U.S. Department of Education awards Daytona State $1.4 million for Upward Bound program with Mainland High School

Program will help underserved and first generation 9-12th graders transition to college.

DAYTONA BEACH, FLA. (October 13, 2022) – Daytona State College has received $1.4 million to launch an Upward Bound program with Mainland High School that will help underserved and first-generation 9th through 12th graders transition from high school to college.

The program will support up to 60 Mainland High School students annually. Activities will take place during the school year and a special Summer Academy. The Academy includes a residential experience in the recently opened Student Residence Hall on the Daytona Beach Campus.

“Upward Bound was created specifically to give support and experiences to high school students with a variety of disadvantaged situations such as homelessness, low income, disabilities, and those in families who have never been able to attend college,” said Tom LoBasso, President of Daytona State College. “Our mission is to give everyone the opportunity to get an education and better themselves and their future. Upward Bound does exactly that.”

The program begins this Fall and runs for five years. Students will be selected based on an application process to determine eligibility. Students participating in the program will benefit from a range of services, including classroom instruction, ACT preparation, career research, academic and career planning, tutoring, financial aid advising, and cultural enrichment and events designed to develop self-esteem and self-awareness. Students who meet participant requirements can receive a monthly stipend and will experience life on the college campus during the Summer Academy.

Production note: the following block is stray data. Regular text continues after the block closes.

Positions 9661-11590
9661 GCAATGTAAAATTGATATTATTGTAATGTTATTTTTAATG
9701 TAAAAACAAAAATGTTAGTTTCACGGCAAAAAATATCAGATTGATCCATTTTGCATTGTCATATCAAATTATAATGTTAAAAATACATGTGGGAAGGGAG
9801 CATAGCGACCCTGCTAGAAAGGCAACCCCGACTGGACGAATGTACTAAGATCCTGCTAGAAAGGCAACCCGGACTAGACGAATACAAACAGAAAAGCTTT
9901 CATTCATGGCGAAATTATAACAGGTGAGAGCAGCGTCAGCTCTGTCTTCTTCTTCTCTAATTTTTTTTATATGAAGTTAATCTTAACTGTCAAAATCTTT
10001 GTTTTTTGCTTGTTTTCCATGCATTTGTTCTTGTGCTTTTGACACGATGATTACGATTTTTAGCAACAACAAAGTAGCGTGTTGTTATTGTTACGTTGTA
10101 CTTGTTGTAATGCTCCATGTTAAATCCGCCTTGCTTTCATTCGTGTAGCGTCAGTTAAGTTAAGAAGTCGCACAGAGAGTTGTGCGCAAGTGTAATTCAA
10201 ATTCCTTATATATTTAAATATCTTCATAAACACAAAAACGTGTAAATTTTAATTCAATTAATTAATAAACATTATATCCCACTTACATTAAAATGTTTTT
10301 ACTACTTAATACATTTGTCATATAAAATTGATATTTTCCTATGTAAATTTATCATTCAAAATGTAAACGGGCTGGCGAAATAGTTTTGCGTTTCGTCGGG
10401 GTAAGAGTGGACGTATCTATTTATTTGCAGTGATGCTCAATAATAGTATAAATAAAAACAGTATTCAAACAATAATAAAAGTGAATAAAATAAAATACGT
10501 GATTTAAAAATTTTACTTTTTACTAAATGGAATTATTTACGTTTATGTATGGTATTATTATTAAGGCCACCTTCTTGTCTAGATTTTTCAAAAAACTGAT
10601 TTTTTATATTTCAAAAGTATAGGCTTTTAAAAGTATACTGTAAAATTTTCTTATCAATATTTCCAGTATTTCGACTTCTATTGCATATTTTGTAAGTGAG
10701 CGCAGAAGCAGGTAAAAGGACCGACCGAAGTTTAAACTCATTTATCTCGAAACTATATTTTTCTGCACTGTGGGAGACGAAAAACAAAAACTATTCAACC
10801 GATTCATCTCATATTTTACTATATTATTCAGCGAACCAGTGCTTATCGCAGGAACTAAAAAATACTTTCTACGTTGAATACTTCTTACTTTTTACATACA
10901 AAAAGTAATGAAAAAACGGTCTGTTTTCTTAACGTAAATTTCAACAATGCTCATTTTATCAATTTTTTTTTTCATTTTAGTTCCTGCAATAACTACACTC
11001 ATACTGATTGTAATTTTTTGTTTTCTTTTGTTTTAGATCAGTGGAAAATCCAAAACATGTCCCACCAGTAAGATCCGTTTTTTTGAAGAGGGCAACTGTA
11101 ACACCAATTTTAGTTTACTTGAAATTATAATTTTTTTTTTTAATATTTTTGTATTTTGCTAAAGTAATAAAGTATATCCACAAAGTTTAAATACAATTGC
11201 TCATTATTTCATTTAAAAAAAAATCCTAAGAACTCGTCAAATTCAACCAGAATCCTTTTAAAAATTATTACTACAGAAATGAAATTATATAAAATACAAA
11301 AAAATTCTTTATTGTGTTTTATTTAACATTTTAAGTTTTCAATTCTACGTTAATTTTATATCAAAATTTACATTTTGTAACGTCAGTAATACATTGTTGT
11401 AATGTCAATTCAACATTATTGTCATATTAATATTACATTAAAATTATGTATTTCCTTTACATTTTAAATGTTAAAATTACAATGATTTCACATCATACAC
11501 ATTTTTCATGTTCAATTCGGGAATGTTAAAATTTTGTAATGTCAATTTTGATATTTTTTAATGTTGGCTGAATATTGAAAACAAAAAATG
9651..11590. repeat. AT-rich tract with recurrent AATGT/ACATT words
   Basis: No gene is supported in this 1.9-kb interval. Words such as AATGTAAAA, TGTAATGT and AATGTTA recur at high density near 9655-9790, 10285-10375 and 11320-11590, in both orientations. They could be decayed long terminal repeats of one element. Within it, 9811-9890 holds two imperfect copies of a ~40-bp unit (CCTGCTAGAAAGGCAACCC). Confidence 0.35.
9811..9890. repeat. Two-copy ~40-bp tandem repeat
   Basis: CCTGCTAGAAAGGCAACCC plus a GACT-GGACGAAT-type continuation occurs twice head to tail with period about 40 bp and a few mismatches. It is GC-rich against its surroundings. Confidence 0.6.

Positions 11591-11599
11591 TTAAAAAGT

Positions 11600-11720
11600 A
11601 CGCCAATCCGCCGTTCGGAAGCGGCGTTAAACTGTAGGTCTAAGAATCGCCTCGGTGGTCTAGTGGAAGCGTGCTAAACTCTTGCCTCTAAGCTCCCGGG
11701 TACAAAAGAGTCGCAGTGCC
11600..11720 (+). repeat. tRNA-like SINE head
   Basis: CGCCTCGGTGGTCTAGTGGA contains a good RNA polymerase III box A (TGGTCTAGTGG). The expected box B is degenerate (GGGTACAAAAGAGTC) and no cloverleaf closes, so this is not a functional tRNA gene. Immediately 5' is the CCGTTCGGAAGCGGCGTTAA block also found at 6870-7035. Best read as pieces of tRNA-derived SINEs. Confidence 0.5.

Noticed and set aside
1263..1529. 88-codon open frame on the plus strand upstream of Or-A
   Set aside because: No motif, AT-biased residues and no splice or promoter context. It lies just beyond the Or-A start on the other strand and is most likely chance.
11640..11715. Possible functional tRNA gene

“We’re excited to be working with Daytona State to provide students from our underserved communities with an opportunity to experience college life in ways they might not otherwise be able to do,” said Mainland High Principal Joseph Castelli. “Our students are excited, motivated and willing to learn, and the Upward Bound program greatly increases their chances to succeed in college and beyond.”

Upward Bound provides instruction in math, laboratory science, composition, literature and foreign language. It was the first of three federal grants created in the 1960s focused on educational opportunities for disadvantaged students. Talent Search focuses on students in 6th through 12th grade and Student Support Services assists students already in college. The programs are now subsets of the overall federal TRiO program and Daytona State manages efforts with all three programs. 

The DSC Upward Bound program is funded by the Department of Education (90% at $1,437,685) and Daytona State College (10% at $154,435).

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Offering more than 100 certificate, associate and bachelor’s degree programs, Daytona State College is the leader in education and workforce training needs of Volusia and Flagler counties and beyond for more than 60 years. The College enrolls approximately 25,000 students a year at its seven campuses, with graduates serving in critical fields including healthcare, emergency services and public safety, business, education, hospitality, engineering, technology, digital media, and more.

Daytona State has been recognized as a leader in higher education numerous times, consistently by U.S. News & World Report, which ranks the College among the Top Tier Best Online Bachelor’s Programs. The U.S. Department of Education’s College Affordability and Transparency Center has ranked DSC among the top 50 most affordable public four-year institutions in the country, with less than half the tuition of the national average. Community College Week, a leading publication in higher education, annually continues to feature the college in its list of Top 100 Associate Degree Producers. And U.S. News & World Report has ranked DSC among its Top Online Bachelor’s Programs for Veterans multiple times.